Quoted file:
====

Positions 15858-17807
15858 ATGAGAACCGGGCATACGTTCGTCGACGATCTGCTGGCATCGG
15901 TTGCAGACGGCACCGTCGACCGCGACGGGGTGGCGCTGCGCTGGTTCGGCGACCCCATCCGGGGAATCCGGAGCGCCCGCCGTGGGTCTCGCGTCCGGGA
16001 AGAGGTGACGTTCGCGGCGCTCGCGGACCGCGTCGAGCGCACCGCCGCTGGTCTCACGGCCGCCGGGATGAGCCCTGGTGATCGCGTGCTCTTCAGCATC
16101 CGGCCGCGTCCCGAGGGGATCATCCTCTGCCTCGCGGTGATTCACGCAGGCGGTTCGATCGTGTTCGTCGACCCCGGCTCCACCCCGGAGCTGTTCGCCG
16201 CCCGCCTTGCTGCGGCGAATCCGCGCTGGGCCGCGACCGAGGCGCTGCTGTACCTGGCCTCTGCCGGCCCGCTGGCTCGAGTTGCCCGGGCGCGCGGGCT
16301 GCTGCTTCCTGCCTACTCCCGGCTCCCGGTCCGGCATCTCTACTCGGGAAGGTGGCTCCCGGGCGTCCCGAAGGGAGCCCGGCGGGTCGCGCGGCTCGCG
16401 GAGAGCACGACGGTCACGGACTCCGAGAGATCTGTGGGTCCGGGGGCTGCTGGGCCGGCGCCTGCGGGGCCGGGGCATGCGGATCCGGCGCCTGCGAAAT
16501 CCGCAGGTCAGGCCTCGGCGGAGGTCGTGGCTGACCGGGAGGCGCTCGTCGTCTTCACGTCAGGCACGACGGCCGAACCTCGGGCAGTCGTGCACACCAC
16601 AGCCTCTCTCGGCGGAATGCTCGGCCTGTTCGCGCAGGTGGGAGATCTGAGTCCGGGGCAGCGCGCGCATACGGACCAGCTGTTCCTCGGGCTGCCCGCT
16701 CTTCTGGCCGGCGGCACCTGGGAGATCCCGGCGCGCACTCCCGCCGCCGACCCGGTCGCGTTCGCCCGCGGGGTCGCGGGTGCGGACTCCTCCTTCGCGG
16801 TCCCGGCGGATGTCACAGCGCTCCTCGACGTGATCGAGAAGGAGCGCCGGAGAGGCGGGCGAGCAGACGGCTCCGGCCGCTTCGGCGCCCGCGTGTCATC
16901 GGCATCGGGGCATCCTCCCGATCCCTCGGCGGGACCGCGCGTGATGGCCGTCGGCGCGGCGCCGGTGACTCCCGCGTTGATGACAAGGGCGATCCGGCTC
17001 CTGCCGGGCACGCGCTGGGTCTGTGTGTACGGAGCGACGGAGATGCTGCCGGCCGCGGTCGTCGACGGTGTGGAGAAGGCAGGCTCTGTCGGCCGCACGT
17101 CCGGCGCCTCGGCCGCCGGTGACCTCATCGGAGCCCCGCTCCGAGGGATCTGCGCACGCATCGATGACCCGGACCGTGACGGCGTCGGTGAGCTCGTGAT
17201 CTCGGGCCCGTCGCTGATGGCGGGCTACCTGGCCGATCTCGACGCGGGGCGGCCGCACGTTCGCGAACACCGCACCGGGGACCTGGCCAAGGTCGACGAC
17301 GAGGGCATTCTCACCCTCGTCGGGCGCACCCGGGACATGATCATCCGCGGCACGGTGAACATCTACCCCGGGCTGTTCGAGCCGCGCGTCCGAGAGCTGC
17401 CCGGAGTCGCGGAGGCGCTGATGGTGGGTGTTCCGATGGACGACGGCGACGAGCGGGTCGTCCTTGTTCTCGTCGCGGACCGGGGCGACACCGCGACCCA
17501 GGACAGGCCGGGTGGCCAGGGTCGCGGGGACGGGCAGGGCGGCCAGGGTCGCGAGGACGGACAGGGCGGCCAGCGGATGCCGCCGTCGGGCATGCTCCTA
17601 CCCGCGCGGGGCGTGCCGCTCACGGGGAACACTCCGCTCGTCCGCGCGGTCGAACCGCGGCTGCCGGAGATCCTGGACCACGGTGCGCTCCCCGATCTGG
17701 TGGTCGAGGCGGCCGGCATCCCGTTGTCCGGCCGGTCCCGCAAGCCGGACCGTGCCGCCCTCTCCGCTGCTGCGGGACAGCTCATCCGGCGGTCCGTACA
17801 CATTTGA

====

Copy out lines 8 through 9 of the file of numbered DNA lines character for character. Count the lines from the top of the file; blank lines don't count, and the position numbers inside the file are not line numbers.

16401 GAGAGCACGACGGTCACGGACTCCGAGAGATCTGTGGGTCCGGGGGCTGCTGGGCCGGCGCCTGCGGGGCCGGGGCATGCGGATCCGGCGCCTGCGAAAT
16501 CCGCAGGTCAGGCCTCGGCGGAGGTCGTGGCTGACCGGGAGGCGCTCGTCGTCTTCACGTCAGGCACGACGGCCGAACCTCGGGCAGTCGTGCACACCAC